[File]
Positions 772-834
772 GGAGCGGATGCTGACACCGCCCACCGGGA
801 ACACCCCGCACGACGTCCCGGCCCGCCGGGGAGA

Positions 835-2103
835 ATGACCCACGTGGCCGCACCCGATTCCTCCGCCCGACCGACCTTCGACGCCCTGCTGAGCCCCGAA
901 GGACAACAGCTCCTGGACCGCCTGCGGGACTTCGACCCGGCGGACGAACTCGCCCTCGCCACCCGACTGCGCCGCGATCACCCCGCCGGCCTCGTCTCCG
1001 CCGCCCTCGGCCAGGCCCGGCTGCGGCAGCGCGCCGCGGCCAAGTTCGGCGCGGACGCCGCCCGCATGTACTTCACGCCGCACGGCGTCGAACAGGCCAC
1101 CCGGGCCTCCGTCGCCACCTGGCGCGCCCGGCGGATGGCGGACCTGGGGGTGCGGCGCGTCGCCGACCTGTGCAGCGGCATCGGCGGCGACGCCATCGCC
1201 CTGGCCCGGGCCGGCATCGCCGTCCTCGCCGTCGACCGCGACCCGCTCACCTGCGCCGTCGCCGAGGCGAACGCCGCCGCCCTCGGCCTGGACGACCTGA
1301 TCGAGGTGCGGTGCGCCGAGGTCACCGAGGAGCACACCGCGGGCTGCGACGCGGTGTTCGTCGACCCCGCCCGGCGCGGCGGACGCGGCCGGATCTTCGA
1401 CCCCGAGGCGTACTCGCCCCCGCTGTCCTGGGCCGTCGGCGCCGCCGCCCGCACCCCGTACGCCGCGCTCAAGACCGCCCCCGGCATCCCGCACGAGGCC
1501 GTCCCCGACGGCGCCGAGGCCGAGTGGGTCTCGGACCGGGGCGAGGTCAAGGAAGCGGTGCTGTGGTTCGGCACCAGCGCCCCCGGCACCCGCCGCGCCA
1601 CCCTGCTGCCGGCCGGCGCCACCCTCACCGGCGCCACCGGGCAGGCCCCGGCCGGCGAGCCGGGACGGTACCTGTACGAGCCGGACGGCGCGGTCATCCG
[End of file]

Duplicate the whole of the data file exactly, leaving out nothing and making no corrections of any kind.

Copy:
Positions 772-834
772 GGAGCGGATGCTGACACCGCCCACCGGGA
801 ACACCCCGCACGACGTCCCGGCCCGCCGGGGAGA

Positions 835-2103
835 ATGACCCACGTGGCCGCACCCGATTCCTCCGCCCGACCGACCTTCGACGCCCTGCTGAGCCCCGAA
901 GGACAACAGCTCCTGGACCGCCTGCGGGACTTCGACCCGGCGGACGAACTCGCCCTCGCCACCCGACTGCGCCGCGATCACCCCGCCGGCCTCGTCTCCG
1001 CCGCCCTCGGCCAGGCCCGGCTGCGGCAGCGCGCCGCGGCCAAGTTCGGCGCGGACGCCGCCCGCATGTACTTCACGCCGCACGGCGTCGAACAGGCCAC
1101 CCGGGCCTCCGTCGCCACCTGGCGCGCCCGGCGGATGGCGGACCTGGGGGTGCGGCGCGTCGCCGACCTGTGCAGCGGCATCGGCGGCGACGCCATCGCC
1201 CTGGCCCGGGCCGGCATCGCCGTCCTCGCCGTCGACCGCGACCCGCTCACCTGCGCCGTCGCCGAGGCGAACGCCGCCGCCCTCGGCCTGGACGACCTGA
1301 TCGAGGTGCGGTGCGCCGAGGTCACCGAGGAGCACACCGCGGGCTGCGACGCGGTGTTCGTCGACCCCGCCCGGCGCGGCGGACGCGGCCGGATCTTCGA
1401 CCCCGAGGCGTACTCGCCCCCGCTGTCCTGGGCCGTCGGCGCCGCCGCCCGCACCCCGTACGCCGCGCTCAAGACCGCCCCCGGCATCCCGCACGAGGCC
1501 GTCCCCGACGGCGCCGAGGCCGAGTGGGTCTCGGACCGGGGCGAGGTCAAGGAAGCGGTGCTGTGGTTCGGCACCAGCGCCCCCGGCACCCGCCGCGCCA
1601 CCCTGCTGCCGGCCGGCGCCACCCTCACCGGCGCCACCGGGCAGGCCCCGGCCGGCGAGCCGGGACGGTACCTGTACGAGCCGGACGGCGCGGTCATCCG